British Steel strips for action

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The Independent Online
NERVES will be stretched at British Steel tomorrow, as it turns in its worst set of results since privatisation five years ago. Flattened by massive over-capacity in the European steel industry and recession in all its key markets, the company is expected to post pre-tax losses in the order of pounds 150m.

It has already unveiled losses of pounds 51m for the six months to September 1992, almost equalling those for the whole of the preceding year. In October, it passed on the interim dividend, promising at the same time to pay a final dividend of at least 1p, though probably no more.

Yet despite a performance that is dismal compared with the glory days of 1990, when it made a pounds 733m profit, the share price has been on a roll since the interims. Within months, it doubled from its 8 September low of 46.5p, outstripping the rest of the FT-SE 100 index by a wide margin, and in the middle of May it broke the pound barrier.

The devaluation of sterling and two price increases - with another in the offing in July - partly account for this return to favour. However, considerable hope has also been pinned on the EC's latest emergency plans for restructuring the industry.

Fernand Braun, the EC's steel representative, estimates that European steel production needs to be cut by a fifth, to eliminate 30 million tonnes of capacity by 1994. If implemented, the cuts would lead to more than 50,000 job losses and a total bill of nearly pounds 5bn to cover redundancies and plant closures.

The move to restructure has been prompted by a 30 per cent slump in steel prices since 1989, as recession eats into domestic markets. Producers in Western Europe have also been hit by a flood of cheap imports from the former Eastern Bloc countries and the imposition of US anti-dumping duties.

The impact on even the most efficient producers, among which BS undoubtedly ranks, has been disastrous. Ian Lowe, an analyst with Smith New Court, estimates that BS's average selling price was 10 to 15 per cent below the cost of production in late 1992, with a loss at that point of more than pounds 250m a year. Deriving a figure for the EC is impossible, he adds, but 'calculations of an annualised loss of between pounds 2.5bn and pounds 5bn are not unrealistic'.

Marginal price rises have since provided a little relief and, fearful of having cuts unilaterally imposed, a number of companies have been scrambling to reach some sort of compromise before a meeting of EC industry ministers on 30 September.

Optimists point to the progress that has already been made. Germany, for example, has just pared 4.5 million tonnes from its steel production. Proposals are also afoot to form regionally based European Economic Interest Groups. These would control volumes and enable producers to buy excess capacity that, theoretically at least, they would then close. In effect, the big producers of the north - Britain, France and Germany - would bankroll the restructuring of the industry within their own region, leaving the EC to sort out the more troubled steel makers in the south.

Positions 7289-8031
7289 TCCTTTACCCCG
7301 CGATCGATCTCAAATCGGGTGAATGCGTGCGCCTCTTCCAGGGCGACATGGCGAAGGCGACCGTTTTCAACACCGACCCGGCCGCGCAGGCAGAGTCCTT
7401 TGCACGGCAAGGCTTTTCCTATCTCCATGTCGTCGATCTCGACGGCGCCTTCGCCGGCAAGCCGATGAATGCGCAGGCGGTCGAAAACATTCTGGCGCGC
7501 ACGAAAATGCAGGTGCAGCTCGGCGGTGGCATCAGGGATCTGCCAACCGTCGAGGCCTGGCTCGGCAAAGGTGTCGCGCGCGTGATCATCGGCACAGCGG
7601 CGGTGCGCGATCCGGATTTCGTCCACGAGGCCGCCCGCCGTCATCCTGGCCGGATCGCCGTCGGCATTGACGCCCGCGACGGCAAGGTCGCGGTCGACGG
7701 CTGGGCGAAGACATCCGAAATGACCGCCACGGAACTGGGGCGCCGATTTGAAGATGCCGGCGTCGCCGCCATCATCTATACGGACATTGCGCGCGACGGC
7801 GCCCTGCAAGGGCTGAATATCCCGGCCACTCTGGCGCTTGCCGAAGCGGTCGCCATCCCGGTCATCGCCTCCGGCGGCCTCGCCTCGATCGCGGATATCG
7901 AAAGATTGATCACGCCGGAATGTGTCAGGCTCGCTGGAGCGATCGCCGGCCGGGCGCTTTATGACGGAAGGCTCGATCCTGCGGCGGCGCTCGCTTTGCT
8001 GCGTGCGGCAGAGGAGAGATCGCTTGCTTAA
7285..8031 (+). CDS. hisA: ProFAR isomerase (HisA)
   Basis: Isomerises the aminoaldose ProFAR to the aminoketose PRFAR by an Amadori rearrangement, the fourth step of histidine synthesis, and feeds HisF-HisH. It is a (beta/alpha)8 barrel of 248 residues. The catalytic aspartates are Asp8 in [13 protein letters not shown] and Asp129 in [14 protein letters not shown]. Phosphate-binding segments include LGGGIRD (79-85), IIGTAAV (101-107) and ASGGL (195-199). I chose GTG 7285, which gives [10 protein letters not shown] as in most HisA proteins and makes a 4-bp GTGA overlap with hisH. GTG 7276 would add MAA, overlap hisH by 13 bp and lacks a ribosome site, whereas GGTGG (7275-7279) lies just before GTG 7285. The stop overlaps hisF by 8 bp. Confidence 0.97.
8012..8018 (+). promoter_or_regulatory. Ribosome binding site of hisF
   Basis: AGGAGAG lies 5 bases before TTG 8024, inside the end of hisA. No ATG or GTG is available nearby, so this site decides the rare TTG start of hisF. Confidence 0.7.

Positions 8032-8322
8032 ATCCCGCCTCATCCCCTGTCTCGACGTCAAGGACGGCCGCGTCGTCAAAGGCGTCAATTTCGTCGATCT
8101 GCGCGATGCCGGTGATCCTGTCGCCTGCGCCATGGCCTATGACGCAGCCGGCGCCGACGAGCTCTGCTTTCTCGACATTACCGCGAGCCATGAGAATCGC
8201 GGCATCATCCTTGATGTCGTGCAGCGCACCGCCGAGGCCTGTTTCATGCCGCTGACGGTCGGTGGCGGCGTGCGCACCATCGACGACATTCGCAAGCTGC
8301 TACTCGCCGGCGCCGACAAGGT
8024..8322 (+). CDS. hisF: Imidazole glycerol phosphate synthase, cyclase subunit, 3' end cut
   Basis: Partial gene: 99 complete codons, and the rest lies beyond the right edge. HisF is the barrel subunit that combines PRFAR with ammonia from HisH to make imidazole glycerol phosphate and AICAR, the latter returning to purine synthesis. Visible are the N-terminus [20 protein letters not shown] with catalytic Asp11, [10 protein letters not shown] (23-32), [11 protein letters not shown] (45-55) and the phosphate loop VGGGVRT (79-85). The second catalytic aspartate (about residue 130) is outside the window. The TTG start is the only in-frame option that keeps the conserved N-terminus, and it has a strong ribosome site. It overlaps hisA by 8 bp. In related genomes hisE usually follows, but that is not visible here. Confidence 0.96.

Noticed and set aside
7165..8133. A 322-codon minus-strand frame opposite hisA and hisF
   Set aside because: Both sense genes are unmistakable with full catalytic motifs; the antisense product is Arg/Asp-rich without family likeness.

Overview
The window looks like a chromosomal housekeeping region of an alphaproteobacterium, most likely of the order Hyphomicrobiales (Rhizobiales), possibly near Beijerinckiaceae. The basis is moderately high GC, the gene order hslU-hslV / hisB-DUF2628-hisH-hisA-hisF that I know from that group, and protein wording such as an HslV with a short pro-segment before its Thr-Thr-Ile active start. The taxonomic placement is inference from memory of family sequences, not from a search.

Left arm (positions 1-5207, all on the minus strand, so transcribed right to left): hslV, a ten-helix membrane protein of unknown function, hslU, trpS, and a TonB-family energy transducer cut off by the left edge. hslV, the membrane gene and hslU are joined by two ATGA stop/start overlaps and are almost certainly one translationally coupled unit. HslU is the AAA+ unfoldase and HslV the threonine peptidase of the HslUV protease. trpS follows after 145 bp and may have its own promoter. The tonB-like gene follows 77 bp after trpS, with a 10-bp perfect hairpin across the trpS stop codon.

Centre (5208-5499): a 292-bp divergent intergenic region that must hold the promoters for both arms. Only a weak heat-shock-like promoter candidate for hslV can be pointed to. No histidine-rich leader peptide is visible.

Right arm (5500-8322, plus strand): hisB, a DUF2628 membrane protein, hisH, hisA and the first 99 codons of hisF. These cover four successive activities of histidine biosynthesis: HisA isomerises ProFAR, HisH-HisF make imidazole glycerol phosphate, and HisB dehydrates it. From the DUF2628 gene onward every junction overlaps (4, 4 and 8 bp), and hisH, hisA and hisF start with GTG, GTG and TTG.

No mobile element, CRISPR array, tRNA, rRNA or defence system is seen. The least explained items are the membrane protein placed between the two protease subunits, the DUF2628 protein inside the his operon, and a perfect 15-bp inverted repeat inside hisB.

But, with almost half the manufacturing assets of the European steel industry under state control, the danger is that politics will prevail over economics. The EC bans subsidies from national governments or from Brussels, except where substantial reductions in capacity can be shown. But the restructuring plans put forward by a number of state-owned companies contradict the spirit of this law.

Italy's state-owned Ilva, which lost dollars 1.7bn ( pounds 1.1bn) last year, plans to split its balance sheet, in the process transferring more than pounds 1bn of debt. It has vigorously defended its plans, claiming it is now privatising itself and that the move does not constitute state aid.

In response to EC requests for capacity cuts, Hayao Nakamura, the new head of Ilva, added: 'We could sell 100 per cent of our production in Italy, so why should we cut output? For the sake of the Italian public or the sake of the German public?'

Germany itself has not been entirely blameless. State assistance to the tune of DM380m ( pounds 151m) was granted to EKO Stahl, the former East German steel manufacturer, only a day after the EC had rejected a request to approve the investment.

Redundancies arising from any restructuring are another issue. In Spain, for example, 25 per cent of the workforce are out of a job. The state-owned CSI, one of the biggest candidates for a bail-out, requested more than pounds 3bn in assistance from Brussels in return for a 31 per cent reduction in capacity and a 39 per cent cut in staffing, but it is resisting a larger reduction being demanded by Brussels as a condition for this aid.

The EC has indicated some willingness to horse trade. With the write-off of a DM70m debt at Klockner-Werke, in return for capacity cuts, it is widely expected that co-operation from Ilva and CSI will be greeted in the same spirit. The next crucial step in the negotiations will come in mid-July, when the Council of Ministers meets in an attempt to deal with the most important state-aid cases.

For BS, as for the other large producers, big money is at stake. Although the company may never return to the giddy heights of 1990, more bullish analysts think that in the wake of a successful restructuring, profits could surge to pounds 400m by 1994/5. Were this to happen, British Steel would be more like gold.

(Photograph omitted)